A formal model of legal proof standards and burdens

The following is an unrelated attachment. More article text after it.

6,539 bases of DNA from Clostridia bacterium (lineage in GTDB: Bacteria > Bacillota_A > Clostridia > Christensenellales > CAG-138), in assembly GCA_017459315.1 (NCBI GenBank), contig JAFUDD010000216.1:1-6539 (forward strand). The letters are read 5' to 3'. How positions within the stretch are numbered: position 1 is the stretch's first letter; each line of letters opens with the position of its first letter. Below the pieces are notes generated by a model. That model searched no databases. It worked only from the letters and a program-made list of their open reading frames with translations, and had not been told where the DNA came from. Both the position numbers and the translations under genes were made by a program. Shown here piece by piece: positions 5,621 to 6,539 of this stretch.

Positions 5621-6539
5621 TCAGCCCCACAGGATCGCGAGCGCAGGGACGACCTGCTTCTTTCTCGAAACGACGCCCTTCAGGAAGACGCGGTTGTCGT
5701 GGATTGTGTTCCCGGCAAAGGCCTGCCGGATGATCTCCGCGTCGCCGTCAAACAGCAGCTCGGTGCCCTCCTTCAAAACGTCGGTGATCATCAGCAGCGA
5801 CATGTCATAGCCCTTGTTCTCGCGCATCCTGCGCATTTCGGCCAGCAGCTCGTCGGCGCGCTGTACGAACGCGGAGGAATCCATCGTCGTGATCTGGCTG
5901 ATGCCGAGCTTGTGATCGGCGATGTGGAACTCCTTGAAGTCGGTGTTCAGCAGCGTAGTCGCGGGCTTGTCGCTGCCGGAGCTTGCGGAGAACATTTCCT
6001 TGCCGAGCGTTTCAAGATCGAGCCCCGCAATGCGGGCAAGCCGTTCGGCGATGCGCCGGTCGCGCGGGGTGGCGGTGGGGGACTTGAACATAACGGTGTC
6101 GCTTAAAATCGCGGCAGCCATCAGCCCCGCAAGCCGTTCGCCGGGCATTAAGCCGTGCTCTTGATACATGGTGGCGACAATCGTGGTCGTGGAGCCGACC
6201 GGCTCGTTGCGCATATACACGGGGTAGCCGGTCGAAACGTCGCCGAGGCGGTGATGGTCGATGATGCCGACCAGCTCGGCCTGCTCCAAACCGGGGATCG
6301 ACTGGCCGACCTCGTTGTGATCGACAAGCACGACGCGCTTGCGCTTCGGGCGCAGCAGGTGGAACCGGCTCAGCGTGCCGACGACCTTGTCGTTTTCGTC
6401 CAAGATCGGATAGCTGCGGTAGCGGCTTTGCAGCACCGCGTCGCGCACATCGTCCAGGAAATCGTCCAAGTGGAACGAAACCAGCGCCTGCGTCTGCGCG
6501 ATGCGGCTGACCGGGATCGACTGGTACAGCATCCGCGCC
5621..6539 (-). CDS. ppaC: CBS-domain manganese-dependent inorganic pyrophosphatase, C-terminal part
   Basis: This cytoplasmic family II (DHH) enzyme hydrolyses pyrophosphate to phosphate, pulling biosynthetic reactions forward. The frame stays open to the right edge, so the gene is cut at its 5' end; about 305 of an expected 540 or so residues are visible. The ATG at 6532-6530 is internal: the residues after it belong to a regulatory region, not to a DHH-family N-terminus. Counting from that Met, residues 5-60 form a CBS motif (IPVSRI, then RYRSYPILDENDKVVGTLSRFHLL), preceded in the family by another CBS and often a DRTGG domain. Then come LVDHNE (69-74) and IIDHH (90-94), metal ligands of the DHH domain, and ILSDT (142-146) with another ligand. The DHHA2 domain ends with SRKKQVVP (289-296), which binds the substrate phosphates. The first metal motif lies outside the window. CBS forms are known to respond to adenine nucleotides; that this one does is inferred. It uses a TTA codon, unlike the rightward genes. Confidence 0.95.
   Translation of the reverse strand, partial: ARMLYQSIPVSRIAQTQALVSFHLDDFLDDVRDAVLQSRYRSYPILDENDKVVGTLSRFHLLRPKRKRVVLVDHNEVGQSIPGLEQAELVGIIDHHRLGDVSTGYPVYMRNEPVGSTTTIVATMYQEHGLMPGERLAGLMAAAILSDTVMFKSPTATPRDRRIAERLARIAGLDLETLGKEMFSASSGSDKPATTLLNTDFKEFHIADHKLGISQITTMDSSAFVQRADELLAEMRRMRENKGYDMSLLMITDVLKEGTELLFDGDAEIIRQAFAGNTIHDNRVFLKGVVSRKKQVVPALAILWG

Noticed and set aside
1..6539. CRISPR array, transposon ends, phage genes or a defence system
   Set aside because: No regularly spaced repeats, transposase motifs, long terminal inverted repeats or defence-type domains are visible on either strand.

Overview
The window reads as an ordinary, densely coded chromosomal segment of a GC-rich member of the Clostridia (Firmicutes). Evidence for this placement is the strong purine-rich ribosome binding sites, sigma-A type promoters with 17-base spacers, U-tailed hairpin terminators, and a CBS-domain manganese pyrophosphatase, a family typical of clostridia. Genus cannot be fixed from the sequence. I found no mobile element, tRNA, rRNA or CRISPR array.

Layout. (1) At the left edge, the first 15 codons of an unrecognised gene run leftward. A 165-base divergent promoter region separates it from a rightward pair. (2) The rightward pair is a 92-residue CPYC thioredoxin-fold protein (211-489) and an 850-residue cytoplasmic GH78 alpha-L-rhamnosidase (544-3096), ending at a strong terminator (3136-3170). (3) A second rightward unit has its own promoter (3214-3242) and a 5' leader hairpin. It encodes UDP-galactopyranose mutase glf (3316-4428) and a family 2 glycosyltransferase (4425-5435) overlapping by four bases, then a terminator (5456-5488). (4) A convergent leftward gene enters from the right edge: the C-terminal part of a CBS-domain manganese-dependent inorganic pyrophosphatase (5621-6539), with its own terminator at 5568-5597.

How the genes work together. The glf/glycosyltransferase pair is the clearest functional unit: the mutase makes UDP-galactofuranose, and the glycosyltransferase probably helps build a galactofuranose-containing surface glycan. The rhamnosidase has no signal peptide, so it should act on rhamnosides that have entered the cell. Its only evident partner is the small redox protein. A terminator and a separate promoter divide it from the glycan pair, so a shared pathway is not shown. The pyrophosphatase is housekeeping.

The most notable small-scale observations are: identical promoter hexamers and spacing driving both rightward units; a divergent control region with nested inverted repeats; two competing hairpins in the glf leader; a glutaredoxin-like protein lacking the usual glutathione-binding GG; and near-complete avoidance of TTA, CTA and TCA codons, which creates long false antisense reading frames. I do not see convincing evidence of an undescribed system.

This paper presents a formal model that enables us to define five distinct types of burden of proof in legal argumentation. Four standards of proof are shown to play a vital role in defining each type of burden. These standards of proof are defined in a precise way suitable for computing in argumentation studies generally, but are based on a long tradition of their use in law. The paper presents a computational model based on these notions that represents a dialectical process that goes from initial claims where issues to be decided are set, and produces a justification for arriving at a decision for one side or the other that can withstand a critical evaluation by a particular audience. The role of the audience can be played by the respondent in some instances, or by a neutral third party audience, depending on the type of dialogue. The paper builds on previous work (Gordon, Prakken and Walton, 2007; Gordon and Walton, 2009) that has applied the Carneades model to studying burden of proof in legal argumentation.